On Tuesday, unknown to Ferlyn, Ryan created a website. Ryan’s goal was to connect Fairview Farms with consumers that would be interested in purchasing hogs for processing. It did not take long before Ferlyn’s cell phone began to ring. Someone left a message that they were interested in buying pigs. Ferlyn began to wonder what was going on and why were people calling him? When Ferlyn arrived home, he learned about Ryan’s website.
As the day progressed, Ferlyn continued to receive dozens of calls per hour. The rest of his day was spent answering and returning calls until 10:00 pm that evening. The website proved to be a huge success in creating pork marketing opportunities. Throughout the week interested parties continued to call for orders of hogs to a level that made Ferlyn aware that he needed help. Ferlyn asked a daughter in-law to help coordinate the scheduling and tracking of orders.
Many of these orders came from people who had never purchased hogs direct or through a locker. They were used to going to a grocery store to buy prepackaged or over the counter pork products. So Ferlyn and Karen stepped in to help answer many of their questions on cuts of pork and options for processing. Ferlyn also commends the lockers for being a BIG part of making this endeavor successful. Lockers and staff went out of their way by processing hogs on their days off and weekends. Over the next few weeks, all their market weight pigs were matched with consumers and future orders were being taken.
“When pigs fly”, well maybe Fairview Farms’ pigs did not fly, but they certainly traveled to unexpected places! Some of the pigs went to local communities surrounding them, but what surprised Ferlyn were the inquiries he received from people long distances away. With so many new visitors coming to the farm, time was spent making sure Fairview Farms biosecurity protocol was followed by screening all the modes of transportation.
Here’s a few locations Fairview Farms’ pigs traveled to:
- Thirty pigs went to Glacier National Park, Montana.
- Local communities purchased pigs for processing to give back to firefighters, responders, and local food banks.
- A butchery in Wyoming came and picked up a load of 15 pigs. Their customers were so happy with the quality and flavor of the meat they came and purchased another 30 pigs. This has turned into an ongoing relationship with a handshake.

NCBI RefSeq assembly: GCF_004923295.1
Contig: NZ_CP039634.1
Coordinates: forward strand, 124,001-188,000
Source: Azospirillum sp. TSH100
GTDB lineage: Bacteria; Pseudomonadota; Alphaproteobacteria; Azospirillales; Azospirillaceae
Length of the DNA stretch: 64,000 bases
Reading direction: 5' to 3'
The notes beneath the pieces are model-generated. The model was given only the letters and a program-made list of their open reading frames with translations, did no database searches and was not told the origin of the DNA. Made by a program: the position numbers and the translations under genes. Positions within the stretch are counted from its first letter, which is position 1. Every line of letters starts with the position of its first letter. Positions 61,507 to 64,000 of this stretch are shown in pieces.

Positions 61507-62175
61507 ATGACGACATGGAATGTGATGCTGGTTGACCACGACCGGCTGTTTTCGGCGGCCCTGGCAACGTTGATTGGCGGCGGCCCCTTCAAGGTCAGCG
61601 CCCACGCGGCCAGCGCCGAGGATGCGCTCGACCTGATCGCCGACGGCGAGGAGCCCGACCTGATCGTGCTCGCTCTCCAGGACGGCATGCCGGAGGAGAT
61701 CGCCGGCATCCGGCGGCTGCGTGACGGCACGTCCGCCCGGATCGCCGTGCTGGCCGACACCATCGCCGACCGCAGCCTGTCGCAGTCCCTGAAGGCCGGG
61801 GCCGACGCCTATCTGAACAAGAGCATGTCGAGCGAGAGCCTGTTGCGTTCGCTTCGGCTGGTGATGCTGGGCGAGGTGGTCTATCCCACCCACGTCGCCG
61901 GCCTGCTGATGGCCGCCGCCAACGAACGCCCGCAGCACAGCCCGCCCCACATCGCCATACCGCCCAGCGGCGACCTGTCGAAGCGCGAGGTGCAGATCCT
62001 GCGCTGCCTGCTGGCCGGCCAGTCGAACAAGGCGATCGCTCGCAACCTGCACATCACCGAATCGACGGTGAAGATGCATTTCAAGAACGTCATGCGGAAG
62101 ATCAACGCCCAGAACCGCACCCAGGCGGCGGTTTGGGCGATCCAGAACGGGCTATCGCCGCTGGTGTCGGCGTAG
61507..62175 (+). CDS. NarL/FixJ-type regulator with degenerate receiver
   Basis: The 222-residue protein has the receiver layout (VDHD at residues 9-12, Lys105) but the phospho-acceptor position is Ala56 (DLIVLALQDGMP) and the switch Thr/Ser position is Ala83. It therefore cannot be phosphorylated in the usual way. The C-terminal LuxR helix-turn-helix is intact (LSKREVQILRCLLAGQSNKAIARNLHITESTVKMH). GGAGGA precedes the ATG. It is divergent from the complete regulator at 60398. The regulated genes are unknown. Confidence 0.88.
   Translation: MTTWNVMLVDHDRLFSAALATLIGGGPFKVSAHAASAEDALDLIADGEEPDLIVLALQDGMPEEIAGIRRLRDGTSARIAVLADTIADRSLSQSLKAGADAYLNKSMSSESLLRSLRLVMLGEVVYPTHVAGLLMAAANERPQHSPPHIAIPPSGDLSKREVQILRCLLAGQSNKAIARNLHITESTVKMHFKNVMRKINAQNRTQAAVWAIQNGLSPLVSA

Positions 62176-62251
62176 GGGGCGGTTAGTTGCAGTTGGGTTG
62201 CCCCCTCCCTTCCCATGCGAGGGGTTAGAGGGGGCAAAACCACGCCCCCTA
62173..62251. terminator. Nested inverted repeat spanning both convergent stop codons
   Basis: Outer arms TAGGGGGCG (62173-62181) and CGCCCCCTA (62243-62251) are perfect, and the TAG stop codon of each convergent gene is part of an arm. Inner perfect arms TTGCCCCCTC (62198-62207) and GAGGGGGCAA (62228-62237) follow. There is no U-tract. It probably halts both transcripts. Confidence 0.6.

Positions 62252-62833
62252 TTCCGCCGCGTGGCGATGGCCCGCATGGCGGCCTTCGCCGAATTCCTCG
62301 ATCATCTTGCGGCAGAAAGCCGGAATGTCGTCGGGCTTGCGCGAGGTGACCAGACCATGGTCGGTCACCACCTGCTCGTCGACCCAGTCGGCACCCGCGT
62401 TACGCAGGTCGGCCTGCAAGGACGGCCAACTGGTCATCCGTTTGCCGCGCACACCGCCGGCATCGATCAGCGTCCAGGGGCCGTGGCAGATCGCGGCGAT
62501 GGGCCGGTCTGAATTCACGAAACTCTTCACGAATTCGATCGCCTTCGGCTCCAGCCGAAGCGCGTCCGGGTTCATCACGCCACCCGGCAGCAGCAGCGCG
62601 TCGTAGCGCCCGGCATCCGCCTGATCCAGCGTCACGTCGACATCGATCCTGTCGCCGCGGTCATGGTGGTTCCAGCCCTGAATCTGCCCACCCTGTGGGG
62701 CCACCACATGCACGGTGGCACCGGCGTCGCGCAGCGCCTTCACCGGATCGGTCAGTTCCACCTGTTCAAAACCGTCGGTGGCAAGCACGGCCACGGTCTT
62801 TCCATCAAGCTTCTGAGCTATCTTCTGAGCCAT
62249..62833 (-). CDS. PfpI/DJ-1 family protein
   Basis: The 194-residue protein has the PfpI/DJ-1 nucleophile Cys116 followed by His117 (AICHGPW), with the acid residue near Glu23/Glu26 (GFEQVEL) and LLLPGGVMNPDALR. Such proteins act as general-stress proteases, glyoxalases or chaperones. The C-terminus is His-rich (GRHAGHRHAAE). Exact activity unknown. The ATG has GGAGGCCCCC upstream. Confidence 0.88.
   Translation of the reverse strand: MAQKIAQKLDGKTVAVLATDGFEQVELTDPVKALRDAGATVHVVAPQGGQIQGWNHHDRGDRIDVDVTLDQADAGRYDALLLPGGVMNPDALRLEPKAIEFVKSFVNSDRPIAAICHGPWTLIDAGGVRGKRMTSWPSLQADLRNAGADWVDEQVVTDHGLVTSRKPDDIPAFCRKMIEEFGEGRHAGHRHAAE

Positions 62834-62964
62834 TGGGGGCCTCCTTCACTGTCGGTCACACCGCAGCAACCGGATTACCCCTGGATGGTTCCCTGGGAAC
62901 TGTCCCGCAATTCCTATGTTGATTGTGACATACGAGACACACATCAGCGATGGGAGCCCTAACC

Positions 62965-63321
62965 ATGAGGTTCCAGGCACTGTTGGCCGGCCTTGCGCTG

- A group came from Arizona which is a 19-hour one-way trip. They picked up 30 pigs for their butcher shop. This load required health papers with information on the number of gilts, number of barrows, confirmation that pigs did not have pseudo rabies, and that no garbage had been fed to the pigs.
- A Rapid City’s buffalo processing locker was closed due to decline of restaurants purchasing buffalo meat products. Ferlyn visited with the owner of the locker concerning pork processing at his location. The owner decided that he would move forward with processing pork. This enabled the Rapid City locker to reopen allowing employment again for his workers.
- Ferlyn began referring calls for pork to other producers closer to their area.
Fairview Farms felt lucky that they did not have to destroy any of their pigs during the crisis and has pigs marketed for many months to come. As Ferlyn reflects on the past year about how they overcame this hurdle he said, “When life is easy, we sometimes take things for granted (example, marketing your hogs), then life throws us a curve ball and we must decide how to react.” Ferlyn believes he did not do anything different than other producers as they were only trying to make the best decisions for their family and animals. They all learned valuable lessons along the way and built lasting relationships. Then he emotionally commented, “I believe there was divine intervention”.
So, in the future will this way of marketing pigs continue for Fairview Farms and other pork producers? It is hard to say, but right now lockers are already fully booked for the next year. Ferlyn has also heard from many of his customers that they want to continue getting pork from him. Per Ferlyn, “It was a win-win situation. Consumers were provided a good source of pork and we were able to sell our pigs.” Based on consumer awareness to directly purchase pork from the farm may continue to open new doors of opportunity for pork producers.
Remember when dealt lemons, swine farmers make BACON!